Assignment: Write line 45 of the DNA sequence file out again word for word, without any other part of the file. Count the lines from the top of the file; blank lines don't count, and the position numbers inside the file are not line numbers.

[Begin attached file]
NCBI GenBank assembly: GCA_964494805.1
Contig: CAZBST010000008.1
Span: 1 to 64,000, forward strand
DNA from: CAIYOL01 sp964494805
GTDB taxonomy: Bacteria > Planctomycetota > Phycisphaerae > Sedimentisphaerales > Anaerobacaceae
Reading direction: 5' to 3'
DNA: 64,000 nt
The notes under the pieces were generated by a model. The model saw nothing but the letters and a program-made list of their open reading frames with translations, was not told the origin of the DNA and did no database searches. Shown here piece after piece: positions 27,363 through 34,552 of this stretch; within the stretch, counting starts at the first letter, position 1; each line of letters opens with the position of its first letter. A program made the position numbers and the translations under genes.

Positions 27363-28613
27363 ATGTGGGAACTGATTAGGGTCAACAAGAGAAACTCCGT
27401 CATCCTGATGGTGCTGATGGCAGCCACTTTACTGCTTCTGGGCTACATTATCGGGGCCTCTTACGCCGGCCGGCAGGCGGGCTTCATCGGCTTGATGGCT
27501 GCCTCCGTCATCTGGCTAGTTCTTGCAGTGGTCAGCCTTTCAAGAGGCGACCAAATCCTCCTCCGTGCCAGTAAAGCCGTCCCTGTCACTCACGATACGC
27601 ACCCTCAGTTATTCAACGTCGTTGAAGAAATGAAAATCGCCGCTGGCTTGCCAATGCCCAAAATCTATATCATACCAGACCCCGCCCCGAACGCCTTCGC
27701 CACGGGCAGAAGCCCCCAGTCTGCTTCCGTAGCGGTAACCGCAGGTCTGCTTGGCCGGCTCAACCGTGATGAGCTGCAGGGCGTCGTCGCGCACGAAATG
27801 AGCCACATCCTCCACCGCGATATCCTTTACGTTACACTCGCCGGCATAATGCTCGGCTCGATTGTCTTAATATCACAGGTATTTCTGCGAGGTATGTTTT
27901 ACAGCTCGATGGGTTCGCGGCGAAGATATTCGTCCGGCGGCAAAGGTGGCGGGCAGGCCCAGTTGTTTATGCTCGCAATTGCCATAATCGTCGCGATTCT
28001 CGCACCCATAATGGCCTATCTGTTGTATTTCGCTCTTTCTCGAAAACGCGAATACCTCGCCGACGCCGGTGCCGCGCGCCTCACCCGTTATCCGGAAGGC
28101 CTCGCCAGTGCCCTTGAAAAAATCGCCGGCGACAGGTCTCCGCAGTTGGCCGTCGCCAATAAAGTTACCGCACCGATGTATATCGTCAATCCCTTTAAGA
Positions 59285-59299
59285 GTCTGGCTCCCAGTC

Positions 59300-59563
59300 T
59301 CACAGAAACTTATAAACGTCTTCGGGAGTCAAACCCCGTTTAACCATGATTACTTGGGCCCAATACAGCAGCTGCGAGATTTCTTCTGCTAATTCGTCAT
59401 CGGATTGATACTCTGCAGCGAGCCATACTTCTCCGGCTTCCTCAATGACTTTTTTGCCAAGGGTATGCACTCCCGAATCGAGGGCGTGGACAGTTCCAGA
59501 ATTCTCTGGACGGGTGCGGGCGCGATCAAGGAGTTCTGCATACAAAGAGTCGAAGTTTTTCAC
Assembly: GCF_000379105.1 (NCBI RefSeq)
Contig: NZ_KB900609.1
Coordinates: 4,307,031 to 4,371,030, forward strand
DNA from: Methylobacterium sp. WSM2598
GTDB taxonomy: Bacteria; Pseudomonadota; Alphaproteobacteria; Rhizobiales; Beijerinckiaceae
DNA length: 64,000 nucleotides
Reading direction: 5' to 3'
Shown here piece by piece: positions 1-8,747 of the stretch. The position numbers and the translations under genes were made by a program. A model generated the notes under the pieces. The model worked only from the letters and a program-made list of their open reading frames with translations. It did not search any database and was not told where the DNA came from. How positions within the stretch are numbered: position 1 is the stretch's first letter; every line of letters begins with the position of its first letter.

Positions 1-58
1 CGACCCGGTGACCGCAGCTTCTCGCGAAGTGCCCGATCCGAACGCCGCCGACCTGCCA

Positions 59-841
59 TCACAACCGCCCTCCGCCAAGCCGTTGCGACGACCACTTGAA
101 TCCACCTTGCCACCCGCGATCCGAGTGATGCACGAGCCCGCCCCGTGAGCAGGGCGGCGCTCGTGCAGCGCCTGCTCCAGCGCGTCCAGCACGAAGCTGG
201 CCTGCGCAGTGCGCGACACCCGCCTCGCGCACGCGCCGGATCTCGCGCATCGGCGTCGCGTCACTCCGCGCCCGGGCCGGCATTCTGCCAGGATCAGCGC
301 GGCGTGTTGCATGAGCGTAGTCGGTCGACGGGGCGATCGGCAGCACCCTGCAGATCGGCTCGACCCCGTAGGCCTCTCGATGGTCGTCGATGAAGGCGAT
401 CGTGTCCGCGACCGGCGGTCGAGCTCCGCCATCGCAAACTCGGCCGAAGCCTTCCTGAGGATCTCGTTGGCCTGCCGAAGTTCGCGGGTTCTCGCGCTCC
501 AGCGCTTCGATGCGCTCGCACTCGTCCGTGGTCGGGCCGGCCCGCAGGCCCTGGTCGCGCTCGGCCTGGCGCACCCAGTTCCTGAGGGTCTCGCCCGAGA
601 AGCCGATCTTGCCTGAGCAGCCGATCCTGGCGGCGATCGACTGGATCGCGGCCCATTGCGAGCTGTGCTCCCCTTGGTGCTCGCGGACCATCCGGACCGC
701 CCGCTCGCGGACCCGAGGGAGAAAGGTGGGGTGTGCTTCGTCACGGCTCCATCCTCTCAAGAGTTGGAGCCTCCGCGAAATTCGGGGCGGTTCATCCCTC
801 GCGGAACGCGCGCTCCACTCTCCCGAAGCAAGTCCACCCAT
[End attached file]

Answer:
801 GCGGAACGCGCGCTCCACTCTCCCGAAGCAAGTCCACCCAT